Both Intervenor and appellee now also maintain the Appellants' challenge is moot in that subsequent to the decision by the lower court, Appellant Graack sold the 42.83 acre tract. The argument posed is quite similar to that presented in Cablevision v. Zoning Hearing Board of Easton, 13 Pa. Commonwealth Ct. 232, 235, 320 A.2d 388, 390 (1974) where we discussed "who is an aggrieved person" for purposes of maintaining suit, and stated ". . . he must have a direct interest in the subject matter of the particular litigation, otherwise he can have no

[ 17 Pa. Commw. Page 116]

    standing to appeal. And not only must a party desiring to appeal have a direct interest in the particular question litigated, but his interest must be immediate and pecuniary, and not a remote consequence of judgment. The interest must also be substantial. . . ." We are satisfied that the arrangement, whereby Appellant J.P. Edwards, Inc. and Hahn gave to Appellant Graack a purchase money mortgage in conjunction with the sale of the 42.83 acre parcel, taken together with ownership of other property in the township by Appellants, is sufficient to meet the test enunciated in Cablevision. Therefore, this appeal will not be quashed.

Turning to the procedural deficiencies alleged, Appellant argues that both ordinances in question are invalid because they were not advertised either in full text or in brief summary setting forth principal provisions in detail as required by Section 610, of the MPC, 53 P.S. § 10610. Since Appellant never raised this issue below with regard to Ordinance 42, the issue is foreclosed on appeal. Sojtori v. Zoning Hearing Board, 6 Pa. Commonwealth Ct. 552, 296 A.2d 532 (1972); Clemens v. Upper Gwynedd Township Zoning Hearing Board, 3 Pa. Commonwealth Ct. 71, 281 A.2d 93 (1971). However, the issue of advertising the text was raised below as to Ordinance 43 and after review of the proof of publication in the record concerning Ordinance 43, it is clear that the advertisement of that ordinance was in full compliance. The summary given in the publication*fn1 is sufficient and does in fact set forth the principal provisions of the proposed changes.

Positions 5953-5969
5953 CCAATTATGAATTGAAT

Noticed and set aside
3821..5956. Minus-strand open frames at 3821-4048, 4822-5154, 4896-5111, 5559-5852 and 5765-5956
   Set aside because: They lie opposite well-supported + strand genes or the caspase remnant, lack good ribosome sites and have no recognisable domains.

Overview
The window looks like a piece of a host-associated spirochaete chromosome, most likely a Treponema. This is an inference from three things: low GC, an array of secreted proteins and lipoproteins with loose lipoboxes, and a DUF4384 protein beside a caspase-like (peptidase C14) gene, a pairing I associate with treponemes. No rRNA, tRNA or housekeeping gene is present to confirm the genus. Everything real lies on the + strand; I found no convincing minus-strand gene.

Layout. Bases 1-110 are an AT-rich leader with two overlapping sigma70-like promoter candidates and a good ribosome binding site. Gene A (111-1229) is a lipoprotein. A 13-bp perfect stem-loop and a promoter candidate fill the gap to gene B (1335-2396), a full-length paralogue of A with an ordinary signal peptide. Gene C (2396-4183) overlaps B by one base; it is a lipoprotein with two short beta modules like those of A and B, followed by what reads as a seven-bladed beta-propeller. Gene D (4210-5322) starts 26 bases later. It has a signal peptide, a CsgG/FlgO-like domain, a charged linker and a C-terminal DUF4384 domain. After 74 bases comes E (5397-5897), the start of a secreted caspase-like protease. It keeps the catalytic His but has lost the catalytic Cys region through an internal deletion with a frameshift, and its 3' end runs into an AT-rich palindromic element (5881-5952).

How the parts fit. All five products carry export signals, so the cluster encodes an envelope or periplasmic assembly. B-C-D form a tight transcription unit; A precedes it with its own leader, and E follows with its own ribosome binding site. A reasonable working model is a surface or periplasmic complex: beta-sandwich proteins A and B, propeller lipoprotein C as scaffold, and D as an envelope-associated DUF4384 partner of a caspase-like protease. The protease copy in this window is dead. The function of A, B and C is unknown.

[ 17 Pa. Commw. Page 117]

Appellant also contends that the notice given under Section 610 was not "public notice" as defined by Section 107(18) of the MPC, 53 P.S. § 10107(18), which states:

"'Public notice', notice published once a week for two successive weeks in a newspaper of general circulation in the municipality. Such notice shall state the time and place of the hearing and the particular nature of the matter to be considered at the hearing. The first publication shall be not more than thirty days or less than fourteen days from the date of hearing."

The record indicates that Ordinance 42 was advertised on August 17, 1973 and September 5, 1973 while Ordinance 43 was advertised on August 16, 1973, August 17, 1973 and September 5, 1973. Thus, it is clear that the "two successive week" requirement of Section 107(18) was not met. But again, we are constrained to point out that failure to raise the "successive week" argument below as to Ordinance 42 precludes its being raised before us now. Sojtori v. Zoning Hearing Board, supra. With regard to Ordinance 43, the question of whether the Section 107(18) issue is properly before us is more difficult, but after careful review of the appeal to the court below, we find the issue was not raised, and is, therefore, precluded on appeal. Paragraphs five and six in the notice of zoning appeal below refer to the "addition" to Ordinance 43 which would seem to deal with changes made after drafting and advertising but prior to final enactment and not to the original draft. As such this issue is precluded on appeal.

Finally, Appellant argues that Ordinance 43 is invalid because certain amendments to the advertised ordinance were made at the public meeting without readvertising. "While it is obvious that an insignificant amendment made to a proposed ordinance after advertisement and public hearing does not require a readvertisement and public hearing, the case is clearly otherwise if the amendment

[ 17 Pa. Commw. Page 118]

    is substantial in relation to the legislation as a whole." Willey Appeal, 399 Pa. 84, 160 A.2d 240 (1960); Shultz v. Philadelphia, 385 Pa. 79, 122 A.2d 279 (1956). Examination of the record shows that the changes made at the public meeting were clearly de minimis in relation to the whole of the zoning ordinance. Readvertising under this circumstance would result in a wasteful exercise and should not be encouraged. Therefore, consistent with the foregoing, this appeal is not quashed, but we find Appellant's challenge to amending Ordinances 42 and 43 to be without merit and therefore dismiss this appeal.


Motions denied, but appeal dismissed.